Analysis | Why the Fed Should Raise Rates by Half a Percent


Having oscillated between anticipating another 50-basis-point interest-rate increase by the Federal Reserve next week or a downshift to 25 basis points, traders have settled solidly on the latter, guided both by Fed officials’ comments and by media reports. Some economic and market indicators support such a policy action, but it’s far from uniform. Indeed, my broader analysis of economic and financial conditions would favor the Fed raising rates by 50 points, also on account of risk management, credibility and the persistent misalignment between market pricing and the central bank’s forward policy guidance for 2023.

Through the details of the Fed’s December policy meeting and numerous speeches since, policymakers have guided the markets to expect the central bank to increase rates by 25 basis points, establish a peak rate of just more than 5% for this hiking cycle and keep it there for the rest of 2023. Despite what has been an unusually uniform and consistent message from Fed officials, the markets continue to refuse to fully price in this policy guidance. Instead, traders expect the Fed to cut rates in the second half of the year and are backing that up with their bets.

This leaves the Fed with three policy priorities for next week’s policy meeting: Convince the markets of its policy outlook for the year; implement a policy action consistent with this; and, therefore, partially repair its credibility, which was damaged by its gross mischaracterization of inflation for almost all of 2021 and, after that, too modest an initial policy response.

The Fed seems to believe that a 25-basis-point increase is consistent with this goal, down from 50 points in December and, before that, a record-breaking four consecutive 75-point increases. The case made for such a downshift goes beyond the expectation that an already declining inflation rate will continue to fall in the months ahead. It also appears consistent with the significant level of economic fluidity, domestically and internationally — or, as framed by Fed Chair Jerome Powell, the notion of walking slowly in a dark room to better feel one’s way through it. This consideration takes added importance in the context of forward-looking indicators suggesting a still-high probability of recession, including deeply inverted segments of the US Treasury yield curve.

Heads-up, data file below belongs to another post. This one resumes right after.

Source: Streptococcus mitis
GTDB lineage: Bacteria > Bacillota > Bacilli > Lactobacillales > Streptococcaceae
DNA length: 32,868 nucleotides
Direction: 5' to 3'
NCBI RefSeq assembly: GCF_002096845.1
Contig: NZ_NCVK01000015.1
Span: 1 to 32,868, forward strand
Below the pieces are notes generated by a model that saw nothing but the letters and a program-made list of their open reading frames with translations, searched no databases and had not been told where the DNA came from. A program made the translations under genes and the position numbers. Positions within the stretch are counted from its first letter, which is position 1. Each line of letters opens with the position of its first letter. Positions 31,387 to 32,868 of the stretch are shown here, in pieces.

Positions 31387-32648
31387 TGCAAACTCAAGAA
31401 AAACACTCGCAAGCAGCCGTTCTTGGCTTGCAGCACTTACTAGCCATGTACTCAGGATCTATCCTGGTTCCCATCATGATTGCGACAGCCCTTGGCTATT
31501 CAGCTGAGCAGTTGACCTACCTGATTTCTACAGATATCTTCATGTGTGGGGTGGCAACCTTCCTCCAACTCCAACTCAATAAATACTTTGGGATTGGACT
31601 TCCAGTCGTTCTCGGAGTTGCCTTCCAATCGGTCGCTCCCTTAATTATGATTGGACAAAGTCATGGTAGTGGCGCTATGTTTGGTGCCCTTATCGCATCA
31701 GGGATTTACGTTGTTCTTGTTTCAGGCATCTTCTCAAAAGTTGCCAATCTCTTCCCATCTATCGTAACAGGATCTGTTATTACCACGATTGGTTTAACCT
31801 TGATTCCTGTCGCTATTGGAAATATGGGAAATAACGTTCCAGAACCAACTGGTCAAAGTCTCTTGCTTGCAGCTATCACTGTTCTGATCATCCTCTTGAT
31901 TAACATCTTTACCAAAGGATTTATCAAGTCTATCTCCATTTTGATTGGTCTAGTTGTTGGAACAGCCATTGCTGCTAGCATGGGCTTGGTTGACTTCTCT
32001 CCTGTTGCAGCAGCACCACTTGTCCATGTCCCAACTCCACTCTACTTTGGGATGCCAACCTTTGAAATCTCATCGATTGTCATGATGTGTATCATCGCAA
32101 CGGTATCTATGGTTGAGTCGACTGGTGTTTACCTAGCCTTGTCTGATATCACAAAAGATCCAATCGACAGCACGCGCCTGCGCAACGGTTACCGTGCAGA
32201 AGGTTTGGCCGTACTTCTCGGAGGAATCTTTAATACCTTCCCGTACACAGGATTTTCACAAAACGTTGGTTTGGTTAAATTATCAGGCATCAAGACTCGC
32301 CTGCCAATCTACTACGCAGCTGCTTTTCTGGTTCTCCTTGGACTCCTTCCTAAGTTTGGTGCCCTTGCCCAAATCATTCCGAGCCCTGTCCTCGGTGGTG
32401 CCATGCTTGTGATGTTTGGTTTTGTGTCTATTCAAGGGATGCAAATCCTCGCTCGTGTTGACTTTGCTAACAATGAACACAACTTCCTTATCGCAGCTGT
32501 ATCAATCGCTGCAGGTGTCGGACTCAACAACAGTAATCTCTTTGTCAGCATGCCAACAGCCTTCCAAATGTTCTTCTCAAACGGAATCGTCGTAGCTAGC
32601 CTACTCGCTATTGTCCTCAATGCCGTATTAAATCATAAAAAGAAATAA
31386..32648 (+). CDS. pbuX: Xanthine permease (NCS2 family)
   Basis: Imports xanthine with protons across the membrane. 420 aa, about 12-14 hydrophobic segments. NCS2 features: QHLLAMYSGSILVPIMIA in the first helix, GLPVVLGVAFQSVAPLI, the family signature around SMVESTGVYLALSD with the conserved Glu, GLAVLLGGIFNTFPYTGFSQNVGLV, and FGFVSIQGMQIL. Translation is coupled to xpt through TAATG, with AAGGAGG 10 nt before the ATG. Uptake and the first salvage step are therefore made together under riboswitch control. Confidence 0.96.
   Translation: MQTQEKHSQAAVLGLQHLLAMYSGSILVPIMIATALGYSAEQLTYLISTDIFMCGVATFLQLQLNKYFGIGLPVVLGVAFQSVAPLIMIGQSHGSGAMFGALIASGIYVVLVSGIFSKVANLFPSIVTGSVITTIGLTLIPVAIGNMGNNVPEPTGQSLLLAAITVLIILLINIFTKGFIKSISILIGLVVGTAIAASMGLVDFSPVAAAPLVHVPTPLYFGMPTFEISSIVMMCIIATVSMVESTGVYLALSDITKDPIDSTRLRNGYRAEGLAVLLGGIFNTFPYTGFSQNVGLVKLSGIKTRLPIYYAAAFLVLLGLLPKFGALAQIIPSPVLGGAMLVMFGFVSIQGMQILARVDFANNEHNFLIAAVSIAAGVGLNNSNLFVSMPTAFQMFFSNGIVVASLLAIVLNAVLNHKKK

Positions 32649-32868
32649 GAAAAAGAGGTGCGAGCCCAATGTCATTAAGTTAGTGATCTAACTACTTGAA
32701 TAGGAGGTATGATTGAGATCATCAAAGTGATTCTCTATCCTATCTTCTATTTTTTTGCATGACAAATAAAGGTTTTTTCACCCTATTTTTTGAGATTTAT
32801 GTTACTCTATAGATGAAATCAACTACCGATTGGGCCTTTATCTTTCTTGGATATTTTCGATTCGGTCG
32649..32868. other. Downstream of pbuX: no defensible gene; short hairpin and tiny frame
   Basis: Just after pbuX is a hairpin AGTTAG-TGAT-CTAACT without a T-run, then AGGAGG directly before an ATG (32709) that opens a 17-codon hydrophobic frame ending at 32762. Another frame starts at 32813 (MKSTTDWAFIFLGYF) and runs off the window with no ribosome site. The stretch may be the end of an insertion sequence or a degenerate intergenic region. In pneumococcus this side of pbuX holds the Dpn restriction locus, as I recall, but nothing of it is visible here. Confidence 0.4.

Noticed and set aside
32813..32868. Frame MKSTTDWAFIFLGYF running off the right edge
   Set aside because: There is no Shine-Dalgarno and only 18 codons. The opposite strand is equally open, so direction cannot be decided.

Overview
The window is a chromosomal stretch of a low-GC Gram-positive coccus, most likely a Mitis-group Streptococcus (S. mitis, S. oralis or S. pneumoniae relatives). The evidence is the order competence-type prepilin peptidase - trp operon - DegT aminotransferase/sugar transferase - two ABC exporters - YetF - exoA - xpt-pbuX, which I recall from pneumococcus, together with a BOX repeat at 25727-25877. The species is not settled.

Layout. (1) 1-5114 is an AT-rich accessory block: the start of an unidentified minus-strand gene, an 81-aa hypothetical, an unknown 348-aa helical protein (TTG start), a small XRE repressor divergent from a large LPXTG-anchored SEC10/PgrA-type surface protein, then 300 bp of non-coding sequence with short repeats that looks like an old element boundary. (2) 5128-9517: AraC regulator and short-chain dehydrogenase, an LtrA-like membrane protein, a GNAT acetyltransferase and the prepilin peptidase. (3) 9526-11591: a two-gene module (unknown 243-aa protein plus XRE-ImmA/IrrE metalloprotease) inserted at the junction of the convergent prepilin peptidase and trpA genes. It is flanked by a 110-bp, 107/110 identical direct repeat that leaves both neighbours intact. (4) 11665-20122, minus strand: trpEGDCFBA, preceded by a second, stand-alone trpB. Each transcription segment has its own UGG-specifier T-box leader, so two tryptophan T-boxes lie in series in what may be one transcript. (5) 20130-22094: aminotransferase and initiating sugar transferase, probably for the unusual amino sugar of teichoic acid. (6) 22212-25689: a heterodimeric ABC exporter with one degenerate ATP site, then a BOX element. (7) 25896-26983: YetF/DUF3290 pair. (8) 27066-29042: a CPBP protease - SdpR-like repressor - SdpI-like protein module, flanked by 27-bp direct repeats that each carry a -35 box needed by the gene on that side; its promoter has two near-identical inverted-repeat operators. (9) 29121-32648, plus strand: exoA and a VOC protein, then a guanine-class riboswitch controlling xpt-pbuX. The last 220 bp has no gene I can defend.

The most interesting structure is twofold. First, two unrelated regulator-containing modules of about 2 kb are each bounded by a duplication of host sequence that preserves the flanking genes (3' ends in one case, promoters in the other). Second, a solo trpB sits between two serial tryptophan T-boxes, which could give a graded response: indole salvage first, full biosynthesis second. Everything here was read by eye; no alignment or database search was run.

Yet these arguments are not without notable counters. Consider the following four as starters: 

• While inflation will indeed continue to come down in the immediate future, its main drivers have been shifting to the service sector, thereby increasing the risk of more embedded price pressures when the labor market remains solid.

• With global growth surprising on the upside, the window for more orderly rate increases has been opened wider.

• Financial conditions have loosened significantly in recent months and, by some measures, are around levels that prevailed last March when the Fed initiated this hiking cycle.

• A faster journey to the peak rate that has already been signaled, and reiterated by Fed officials several times, reduces the complexities of linking the path to a variable destination.

 There are also strong risk-management arguments in favor of another 50-point increase before downshifting to 25 basis points.

 Such a policy action reduces the risk of having to increase rates later this year when the global economy has weakened. It may help reverse some of the damage to the Fed’s inflation-fighting credentials, starting with a better alignment between the central bank’s policy guidance and market pricing. Also, in an inherently fluid world in which the probability of yet another policy mistake is uncomfortably high, it allows for an easier recovery in the event of such an error.

While it is true that the Fed is walking through a dark room, it is also true that time is of the essence. The Fed does not have as much time as it wishes. Indeed, having already fallen behind twice — in understanding the current inflation phenomenon and in responding to it — further clock mismanagement would be damaging not just to the central bank’s credibility and future policy effectiveness but also, importantly, to the well-being of the national and global economies.

More From Bloomberg Opinion:

• Historic Contraction in M2 Gives Fed Cover to Pause: Karl Smith

• Economists Now Have a Good Excuse for Being Wrong: Tyler Cowen

• Central Banks Should Put Growth Before Pride: Marcus Ashworth

This column does not necessarily reflect the opinion of the editorial board or Bloomberg LP and its owners.

Mohamed A. El-Erian is a Bloomberg Opinion columnist. A former chief executive officer of Pimco, he is president of Queens’ College, Cambridge; chief economic adviser at Allianz SE; and chair of Gramercy Fund Management. He is author of “The Only Game in Town.”

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